There are many reasons a homeowner might want to paint the brick surface of their fireplace. The old brick surface may just look tired or may not match the general look of the room. Whatever the reason, the decision is a go or no-go one.
Bricks are very porous and once painted the action cannot be rescinded. Painting fireplace bricks is a permanent action. Other options to consider are covering the fireplace with slate or another thin cut stone, using a mastic to adhere it.
Keeping the Brick Look?
If you want to keep the brick look but just don’t like the natural color of your existing brick, there is a product that just might do the trick for you. It is called Brick-Anew and is formulated to change the color of the original brick while leaving it looking like brick rather than just a “painted” brick. This is a latex based product formulated especially for brick surfaces and the temperatures that exist in a fireplace environment.
Painting Fireplace Bricks to Achieve a New Color
The first thing to do is establish want color you want to go with. Will it match the walls or complement them? A good way to do this is to paint the walls first and then tape paint chips to adjacent surfaces on the fireplace brick. Don’t make an instant decision but re-visit it several times a day when the natural daylight entering the room changes.
The new color should make a statement but one question remains. Do you want to paint the complete surface or leave the mortar natural?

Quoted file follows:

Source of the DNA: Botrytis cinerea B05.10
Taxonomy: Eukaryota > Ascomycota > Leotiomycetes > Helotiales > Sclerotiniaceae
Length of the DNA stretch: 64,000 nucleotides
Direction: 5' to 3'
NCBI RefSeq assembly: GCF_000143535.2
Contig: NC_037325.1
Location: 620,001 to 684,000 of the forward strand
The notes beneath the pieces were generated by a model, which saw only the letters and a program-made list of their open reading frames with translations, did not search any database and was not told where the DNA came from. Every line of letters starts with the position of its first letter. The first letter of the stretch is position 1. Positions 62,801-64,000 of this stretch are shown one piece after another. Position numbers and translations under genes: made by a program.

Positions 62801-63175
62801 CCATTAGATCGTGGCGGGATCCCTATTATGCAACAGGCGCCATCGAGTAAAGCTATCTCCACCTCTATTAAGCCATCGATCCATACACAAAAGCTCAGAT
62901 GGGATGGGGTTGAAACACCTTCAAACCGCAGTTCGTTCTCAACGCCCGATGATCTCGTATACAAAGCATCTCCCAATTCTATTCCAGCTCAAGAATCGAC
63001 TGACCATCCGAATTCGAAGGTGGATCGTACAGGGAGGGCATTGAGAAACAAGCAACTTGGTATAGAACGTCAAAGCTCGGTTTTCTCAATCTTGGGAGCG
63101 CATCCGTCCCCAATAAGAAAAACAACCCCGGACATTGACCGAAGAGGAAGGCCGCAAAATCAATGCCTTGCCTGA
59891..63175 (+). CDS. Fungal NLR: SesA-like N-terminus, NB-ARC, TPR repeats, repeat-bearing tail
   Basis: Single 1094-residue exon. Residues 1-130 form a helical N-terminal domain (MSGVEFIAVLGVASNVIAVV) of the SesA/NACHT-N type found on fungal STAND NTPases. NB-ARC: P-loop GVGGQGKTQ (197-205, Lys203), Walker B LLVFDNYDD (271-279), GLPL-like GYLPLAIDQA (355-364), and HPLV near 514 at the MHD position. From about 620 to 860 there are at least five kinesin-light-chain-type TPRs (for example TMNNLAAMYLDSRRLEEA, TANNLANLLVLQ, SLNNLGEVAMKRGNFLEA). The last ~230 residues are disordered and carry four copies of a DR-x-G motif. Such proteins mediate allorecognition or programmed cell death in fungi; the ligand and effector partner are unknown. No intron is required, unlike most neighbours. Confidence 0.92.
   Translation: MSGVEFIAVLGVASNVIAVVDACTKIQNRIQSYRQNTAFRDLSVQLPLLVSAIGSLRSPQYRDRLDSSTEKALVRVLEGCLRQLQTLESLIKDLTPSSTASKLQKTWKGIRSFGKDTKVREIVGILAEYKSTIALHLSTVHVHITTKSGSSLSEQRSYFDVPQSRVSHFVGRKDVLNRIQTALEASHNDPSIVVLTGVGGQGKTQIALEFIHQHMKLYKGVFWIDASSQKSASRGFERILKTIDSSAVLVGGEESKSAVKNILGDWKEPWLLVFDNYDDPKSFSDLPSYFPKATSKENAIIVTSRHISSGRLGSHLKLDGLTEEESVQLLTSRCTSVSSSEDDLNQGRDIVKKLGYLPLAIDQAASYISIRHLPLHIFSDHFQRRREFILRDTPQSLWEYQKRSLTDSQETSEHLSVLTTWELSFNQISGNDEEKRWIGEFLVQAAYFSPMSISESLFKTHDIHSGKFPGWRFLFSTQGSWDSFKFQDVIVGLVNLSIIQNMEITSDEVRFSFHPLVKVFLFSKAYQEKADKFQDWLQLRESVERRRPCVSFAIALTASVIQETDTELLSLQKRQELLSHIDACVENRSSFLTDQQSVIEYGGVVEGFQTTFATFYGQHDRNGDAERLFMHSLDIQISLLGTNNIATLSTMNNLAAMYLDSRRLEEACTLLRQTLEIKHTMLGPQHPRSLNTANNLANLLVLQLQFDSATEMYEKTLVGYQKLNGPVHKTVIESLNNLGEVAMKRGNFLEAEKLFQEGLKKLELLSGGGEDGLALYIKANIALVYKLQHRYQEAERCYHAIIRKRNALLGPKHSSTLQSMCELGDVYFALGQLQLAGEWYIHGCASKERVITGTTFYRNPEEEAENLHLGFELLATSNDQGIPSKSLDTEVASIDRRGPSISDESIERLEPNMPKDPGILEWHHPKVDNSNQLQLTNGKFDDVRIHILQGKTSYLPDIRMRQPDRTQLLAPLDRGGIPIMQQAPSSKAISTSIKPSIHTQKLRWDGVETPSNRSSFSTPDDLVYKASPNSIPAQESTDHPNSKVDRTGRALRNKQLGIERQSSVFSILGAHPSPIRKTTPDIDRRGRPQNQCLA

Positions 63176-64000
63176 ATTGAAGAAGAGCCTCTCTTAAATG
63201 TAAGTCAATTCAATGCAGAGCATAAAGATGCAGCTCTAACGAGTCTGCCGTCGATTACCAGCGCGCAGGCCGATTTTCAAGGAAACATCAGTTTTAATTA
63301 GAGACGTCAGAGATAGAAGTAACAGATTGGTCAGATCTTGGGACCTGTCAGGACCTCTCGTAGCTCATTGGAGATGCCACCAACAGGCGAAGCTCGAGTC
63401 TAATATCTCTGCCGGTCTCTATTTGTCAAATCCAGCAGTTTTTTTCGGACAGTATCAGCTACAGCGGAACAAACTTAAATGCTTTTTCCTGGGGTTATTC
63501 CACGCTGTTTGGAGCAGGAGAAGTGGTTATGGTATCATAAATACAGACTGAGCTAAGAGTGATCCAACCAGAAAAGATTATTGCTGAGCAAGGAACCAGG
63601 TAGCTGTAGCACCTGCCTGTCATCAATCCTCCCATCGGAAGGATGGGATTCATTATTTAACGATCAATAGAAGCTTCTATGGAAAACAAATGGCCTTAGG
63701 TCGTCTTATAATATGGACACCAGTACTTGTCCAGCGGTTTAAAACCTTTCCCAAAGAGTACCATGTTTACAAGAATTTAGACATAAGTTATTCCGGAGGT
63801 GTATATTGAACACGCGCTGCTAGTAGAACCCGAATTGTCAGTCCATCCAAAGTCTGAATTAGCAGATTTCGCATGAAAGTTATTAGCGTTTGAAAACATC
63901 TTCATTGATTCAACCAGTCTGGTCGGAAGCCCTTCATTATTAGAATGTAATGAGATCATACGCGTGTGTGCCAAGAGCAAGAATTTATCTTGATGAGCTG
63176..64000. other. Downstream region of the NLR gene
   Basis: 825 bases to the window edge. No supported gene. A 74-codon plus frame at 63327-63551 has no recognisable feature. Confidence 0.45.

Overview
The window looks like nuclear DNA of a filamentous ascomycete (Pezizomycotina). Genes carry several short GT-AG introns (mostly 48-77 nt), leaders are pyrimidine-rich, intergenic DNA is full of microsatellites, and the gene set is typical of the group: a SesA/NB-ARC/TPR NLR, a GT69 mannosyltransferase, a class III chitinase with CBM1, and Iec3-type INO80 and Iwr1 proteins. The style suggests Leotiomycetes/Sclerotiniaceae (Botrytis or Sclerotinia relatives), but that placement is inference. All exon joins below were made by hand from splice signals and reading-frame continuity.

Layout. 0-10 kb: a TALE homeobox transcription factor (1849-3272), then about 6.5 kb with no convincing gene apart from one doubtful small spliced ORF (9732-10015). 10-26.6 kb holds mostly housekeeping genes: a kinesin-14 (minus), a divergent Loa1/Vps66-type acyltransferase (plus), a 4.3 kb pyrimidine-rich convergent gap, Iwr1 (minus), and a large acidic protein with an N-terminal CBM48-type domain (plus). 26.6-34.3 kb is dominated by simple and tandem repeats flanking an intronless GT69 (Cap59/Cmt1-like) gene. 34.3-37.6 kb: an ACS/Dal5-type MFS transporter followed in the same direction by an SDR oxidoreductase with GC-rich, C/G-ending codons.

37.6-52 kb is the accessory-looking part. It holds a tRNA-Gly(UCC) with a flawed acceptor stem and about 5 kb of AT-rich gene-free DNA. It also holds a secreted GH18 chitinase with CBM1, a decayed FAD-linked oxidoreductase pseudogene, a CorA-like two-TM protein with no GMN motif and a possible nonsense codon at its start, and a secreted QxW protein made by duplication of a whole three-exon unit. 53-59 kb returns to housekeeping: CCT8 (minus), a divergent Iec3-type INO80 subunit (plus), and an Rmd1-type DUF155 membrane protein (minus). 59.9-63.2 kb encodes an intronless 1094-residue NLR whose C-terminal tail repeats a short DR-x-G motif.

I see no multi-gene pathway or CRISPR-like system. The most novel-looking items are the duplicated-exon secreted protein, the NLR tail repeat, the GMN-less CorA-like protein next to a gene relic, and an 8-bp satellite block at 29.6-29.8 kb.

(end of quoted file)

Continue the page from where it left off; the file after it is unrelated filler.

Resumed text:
Brick Surface Preparation
Run a piece of rough sandpaper over the surface to be painted and then use a straw broom to completely clean the surface. In many instances there are chunks of mortar that are best dislodged now rather than later.
If there is any soot on the brick from previous fires use a brush, soap, and water to remove it and let it dry. Whichever latex paint you choose to use, consult with your vendor as to what specific primer he recommends for this project. Any painted surface should be primed before painting.
If you are leaving the mortar lines natural (not painting them) do not go to the trouble of taping off each individual brick with painter’s tape. Just use a two inch cut-in brush and take your time. If you don’t mind a bit of tedious work, this should be an enjoyable project.
The devil is in the details as they say, so take your time. The leading edge of your brush should flow over the uneven surface of the brick edges in a fluid manner. Also, expect to dip the brush often because of the porous nature of the brick’s surface.
Painting the Fireplace Brick
The only thing left is to paint the brick. If you have primed the brick as outlined above, just follow the same instructions, making sure that all the primer is painted over with the paint color of choice. You should not have any problem completing this fireplace painting project.
Once your fireplace has been painted, it is a good idea to let it cure for a few weeks or so, hence, it is a project best tackled during the summer season when the fireplace is not seeing any activity.